All right. I’ll calm down. Ha. Wow, I got so fired up there.

p.s. I re-spelled Kluge correctly in the last post. How embarrassing!


Anonymous said...

If you haven't already done so, I highly recommend reading Robert D. Putnam's Bowling Alone: The Collapse and Revival of American Community. It got me thinking about a lot about the role of churches as meeting places. I've also been thinking about churches' roles as meeting places replacing secular meeting places such as community centers and so forth.

One of Putnam's points is the importance of organizations that bring together people who do not share interests. Such organizations bring together people from quite different backgrounds, which has the effect of encouraging us to learn a bit more about each other. The result is that we speak less in terms of "them" and more in terms of "us".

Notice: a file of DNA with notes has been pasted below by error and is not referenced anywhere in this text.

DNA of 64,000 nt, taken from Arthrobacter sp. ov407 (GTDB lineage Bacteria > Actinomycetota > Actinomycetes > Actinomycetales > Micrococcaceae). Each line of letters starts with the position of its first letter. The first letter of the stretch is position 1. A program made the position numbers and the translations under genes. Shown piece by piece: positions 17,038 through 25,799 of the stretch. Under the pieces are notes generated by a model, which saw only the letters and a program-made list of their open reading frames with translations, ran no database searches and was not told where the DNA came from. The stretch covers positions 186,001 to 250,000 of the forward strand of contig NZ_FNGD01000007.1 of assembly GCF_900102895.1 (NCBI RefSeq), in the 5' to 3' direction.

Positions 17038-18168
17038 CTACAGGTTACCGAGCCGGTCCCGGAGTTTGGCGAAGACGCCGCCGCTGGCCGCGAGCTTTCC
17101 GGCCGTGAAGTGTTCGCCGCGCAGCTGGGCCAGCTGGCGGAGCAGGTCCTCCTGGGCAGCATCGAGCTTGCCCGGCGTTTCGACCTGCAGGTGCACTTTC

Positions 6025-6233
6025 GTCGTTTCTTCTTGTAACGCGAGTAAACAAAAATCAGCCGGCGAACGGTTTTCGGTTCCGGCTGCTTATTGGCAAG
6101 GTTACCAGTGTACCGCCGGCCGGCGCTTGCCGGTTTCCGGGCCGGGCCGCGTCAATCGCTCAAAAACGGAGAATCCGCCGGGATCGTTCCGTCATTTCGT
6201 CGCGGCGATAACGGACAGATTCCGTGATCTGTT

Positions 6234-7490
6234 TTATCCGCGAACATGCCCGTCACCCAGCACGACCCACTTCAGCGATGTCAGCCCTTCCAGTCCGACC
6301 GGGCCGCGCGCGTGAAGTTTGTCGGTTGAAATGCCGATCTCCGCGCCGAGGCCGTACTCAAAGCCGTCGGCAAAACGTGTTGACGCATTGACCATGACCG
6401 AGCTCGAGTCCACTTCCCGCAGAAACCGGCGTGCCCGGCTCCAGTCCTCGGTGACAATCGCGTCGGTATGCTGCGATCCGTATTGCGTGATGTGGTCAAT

I know you probably have way too many people saying "You've just got to read this book!" Well, add me to the list of people saying that.

Rich Beckman said...

I love the band-saw effect. All of my life I have avoided such a situation.

Despite a Roman Catholic upbringing, I have never been comfortable in any situation that might have had a "you scratch my back, I'll scratch yours" element to it.

I'm always happy to help anyone out whenever I can, but I certainly do not expect anything in return.

I try to accept favors only from those who seem to have the same attitude.

You should check out this blog. You two seem to have a lot in common:

Anonymous said...

Ironically, my departure from Catholicism began after returning from a Jesuit college education (Gonzaga - the real one in Spokane, not those posers back east).